She-Hulk originated as part of a social conscience move by Marvel Comics in the 1970’s to increase diversity among its roster of super powered heroes. Greatly influenced by the civil rights movement, Marvel established titles like Black Panther, the titular character a nod to the civil rights organization the Black Panthers. The success of these comics led Marvel to weigh in on the women’s rights movement. By the 1970’s, the movement coalesced around the ratification process for the Equal Rights Amendment to the United States Constitution, popularly referred to as the ERA. In 1972, Congress passed the ERA and submitted it to state legislatures for ratification. The ERA, if ratified, would have guaranteed women equal protection under the law from discrimination on the basis of sex. While 35 state legislatures ratified the amendment by 1977, it ultimately fell short of the 38 states, three quarters super-majority, needed to pass.
It was in the context of the women’s rights movement that Marvel Comics introduced a series of strong women characters: The Cat, Night Nurse, and Shanna the She-Devil. Greer Grant, first introduced as The Cat, was a super powered heroine who flung from buildings like Batman with her grappling hook claws (The Cat # 1-4, 1972). Grant started out as a college student who gave up her education to marry police officer Bill Nelson. After he was killed in an attempted robbery, she took a job as a lab assistant to her former college professor Joanne Tumolo, who used her as a test subject to gain super human powers. Later, the same Professor Tumolo ritually transformed her, as a life saving measure, into the were-creature Tigra (Giant Size Creatures # 1, 1974).
The Cat would be followed by the series Night Nurse. Night Nurse was a mix of supernatural and medical drama (Night Nurse, #1-4, 1972). Shanna the She-Devil would join her contemporaries The Cat and Night Nurse in her own series as a pre-historic hero (Shanna the She-Devil #1-4, 1972). While each of these comics were short-lived, their characters would make regular appearances in the Marvel Universe, particularly in team ups with The Avengers and The Fantastic Four. Night Nurse would later even make her way onto television as a regular character in the popular Netflix series Daredevil.
On November 30, 1979, on the heels of this first wave of women super-heroes, She-Hulk premiered in her own book, The Savage She-Hulk. Unlike the aforementioned, Jennifer Walters was a crusading prosecutorial lawyer. It is her work as a prosecutor that led to her becoming a superhero. After a near fatal assassination attempt, her visiting cousin Bruce Banner gave her a life saving blood transfusion. But, being gamma radiated blood it turned her into a hulk like him. She-Hulk, though, had several distinguishing characteristics. Unlike The Hulk, She-Hulk retained her mind and, in later comics, could transform into her hulk form at will.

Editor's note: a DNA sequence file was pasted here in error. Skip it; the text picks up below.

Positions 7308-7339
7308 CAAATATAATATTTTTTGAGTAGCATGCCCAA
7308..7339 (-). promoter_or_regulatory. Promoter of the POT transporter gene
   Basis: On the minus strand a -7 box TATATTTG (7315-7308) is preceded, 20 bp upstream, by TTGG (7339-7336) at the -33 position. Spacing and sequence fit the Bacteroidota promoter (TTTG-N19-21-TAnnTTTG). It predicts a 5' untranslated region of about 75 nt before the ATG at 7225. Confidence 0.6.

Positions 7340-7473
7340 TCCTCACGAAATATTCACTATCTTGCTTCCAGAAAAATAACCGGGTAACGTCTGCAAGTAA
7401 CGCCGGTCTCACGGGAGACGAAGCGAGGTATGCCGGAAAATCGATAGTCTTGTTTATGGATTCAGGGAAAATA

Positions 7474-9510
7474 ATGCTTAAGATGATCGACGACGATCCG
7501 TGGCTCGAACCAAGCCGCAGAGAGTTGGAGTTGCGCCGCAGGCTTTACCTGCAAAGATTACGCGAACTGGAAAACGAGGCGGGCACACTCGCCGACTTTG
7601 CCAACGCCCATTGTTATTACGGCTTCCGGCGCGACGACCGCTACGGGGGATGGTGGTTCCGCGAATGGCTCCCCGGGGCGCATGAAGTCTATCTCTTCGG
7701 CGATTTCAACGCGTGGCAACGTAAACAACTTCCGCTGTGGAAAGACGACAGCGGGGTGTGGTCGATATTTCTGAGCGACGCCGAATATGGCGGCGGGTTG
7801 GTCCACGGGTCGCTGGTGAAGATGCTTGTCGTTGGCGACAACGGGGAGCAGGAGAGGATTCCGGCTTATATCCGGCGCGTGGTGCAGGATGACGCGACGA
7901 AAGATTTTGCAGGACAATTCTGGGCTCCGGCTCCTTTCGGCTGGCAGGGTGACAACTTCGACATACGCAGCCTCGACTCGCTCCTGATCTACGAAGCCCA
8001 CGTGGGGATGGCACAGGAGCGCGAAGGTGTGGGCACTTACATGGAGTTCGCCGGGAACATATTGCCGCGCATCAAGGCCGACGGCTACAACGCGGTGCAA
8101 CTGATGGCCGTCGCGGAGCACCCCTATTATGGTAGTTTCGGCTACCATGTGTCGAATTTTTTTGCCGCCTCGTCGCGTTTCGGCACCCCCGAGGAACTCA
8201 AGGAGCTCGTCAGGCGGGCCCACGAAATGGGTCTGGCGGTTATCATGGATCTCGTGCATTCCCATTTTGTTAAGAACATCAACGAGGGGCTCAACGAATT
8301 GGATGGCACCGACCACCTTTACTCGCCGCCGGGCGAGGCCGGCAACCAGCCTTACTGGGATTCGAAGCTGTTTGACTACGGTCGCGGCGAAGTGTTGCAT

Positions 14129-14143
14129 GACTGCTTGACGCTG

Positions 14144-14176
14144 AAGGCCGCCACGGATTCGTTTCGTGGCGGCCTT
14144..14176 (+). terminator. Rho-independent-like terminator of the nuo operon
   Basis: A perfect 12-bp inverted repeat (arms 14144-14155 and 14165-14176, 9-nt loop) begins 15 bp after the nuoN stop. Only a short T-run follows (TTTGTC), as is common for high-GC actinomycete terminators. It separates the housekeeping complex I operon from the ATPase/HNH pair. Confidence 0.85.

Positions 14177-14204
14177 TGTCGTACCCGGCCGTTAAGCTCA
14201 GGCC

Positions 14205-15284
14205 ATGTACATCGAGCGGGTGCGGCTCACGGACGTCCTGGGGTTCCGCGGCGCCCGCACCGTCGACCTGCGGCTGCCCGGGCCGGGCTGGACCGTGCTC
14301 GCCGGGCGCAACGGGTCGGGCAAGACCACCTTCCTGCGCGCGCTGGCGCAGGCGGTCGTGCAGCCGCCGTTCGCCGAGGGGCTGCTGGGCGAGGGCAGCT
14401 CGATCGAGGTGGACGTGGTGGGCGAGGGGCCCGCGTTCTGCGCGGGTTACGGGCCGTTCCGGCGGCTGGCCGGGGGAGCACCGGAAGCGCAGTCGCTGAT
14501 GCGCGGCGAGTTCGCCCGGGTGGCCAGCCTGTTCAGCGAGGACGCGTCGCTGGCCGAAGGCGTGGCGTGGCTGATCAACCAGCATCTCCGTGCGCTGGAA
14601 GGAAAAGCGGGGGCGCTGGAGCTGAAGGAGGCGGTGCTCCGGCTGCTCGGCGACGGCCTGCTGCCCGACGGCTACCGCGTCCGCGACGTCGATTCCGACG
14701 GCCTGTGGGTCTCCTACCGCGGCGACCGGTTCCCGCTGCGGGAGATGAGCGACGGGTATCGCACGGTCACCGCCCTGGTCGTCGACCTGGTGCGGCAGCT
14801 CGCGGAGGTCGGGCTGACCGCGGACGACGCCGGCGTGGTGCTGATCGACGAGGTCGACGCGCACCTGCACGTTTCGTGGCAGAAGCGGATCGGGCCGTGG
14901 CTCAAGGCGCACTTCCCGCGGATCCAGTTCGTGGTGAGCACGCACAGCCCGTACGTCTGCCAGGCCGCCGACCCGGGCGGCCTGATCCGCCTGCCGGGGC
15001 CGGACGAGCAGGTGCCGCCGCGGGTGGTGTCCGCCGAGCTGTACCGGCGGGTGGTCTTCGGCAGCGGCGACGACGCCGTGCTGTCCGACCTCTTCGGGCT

While her initial run did not last, She-Hulk would go on to have an impressive career with Marvel. She was a member of The Fantastic Four when The Thing chose to remain in Battleworld at the end of Secret Wars. John Byrne’s run on The Sensational She-Hulk would provide a lighter side to the characters as Jennifer Walters loved to break the “fourth wall” and speak directly to the reader. Charles Soule’s later take on the character would emphasize her legal prowess as She-Hulk found herself starting her own law firm specializing in superheroes. As an aside, Charles Soule is a lawyer, and being one myself, I can say that his portrayal of the legal profession and the pressures of law firm life is spot on.
Big Shoes To Fill
With big shoes to fill, the new series from Marvel Studios, She-Hulk: Attorney at Law, follows the success of the comics in establishing a strong woman hero. She-Hulk borrows from both the Byrne and Soule runs on the character while bringing Walters firmly into the Marvel Cinematic Universe (MCU). Episode one finds attorney Jennifer Walters preparing closing arguments for an upcoming case. At the conclusion of her practice closing, the show quickly moves into a truncated form of her origin story. After a car accident involving her cousin Bruce Banner, his blood is accidentally mixed with hers. Thus, Jennifer Walters becomes She-Hulk.
She-Hulk demonstrates promise as a legal drama. First, Walters does not want to quit her job to become a full time superhero. She likes being a lawyer. And unlike the flubs in the 2002 Daredevil film, we know that Jennifer Walters is a prosecutor. The paralegal even says that she will one day be DA (District Attorney). In the coming episodes, it will be interesting to see how the show explores her professional life.
More Attorney At Law
The rest of the episode is essentially a comical training montage as Jen and Bruce playfully poke at one another and compete for who is the better hulk. This is the weakness of her introduction. Unlike the Disney Plus show Moon Knight where an entire episode is devoted to establishing Steven Grant as a character, She-Hulk: Attorney-at-Law jumps right into the action. The strength of the show is its portrayal of a strong female character. Canadian actor Tatiana Maslany does a great job of embodying She-Hulk with strength and intelligence. There is also something relatable when her boorish co-counsel tells her “not to blow it” as she is about to give closing arguments at trial.
The nearly 30 minutes of hulk comedy deprives the audience of seeing more of Jennifer Walters as the successful attorney she is before her transformation. Mark Ruffalo as Bruce Banner/Professor Hulk is underutilized left only for comic relief. By not exploring more of the family history, there is only a superficial dynamic between the two. Ultimately this all leads to a disappointing first episode but one that shows enough promise to continue watching the series.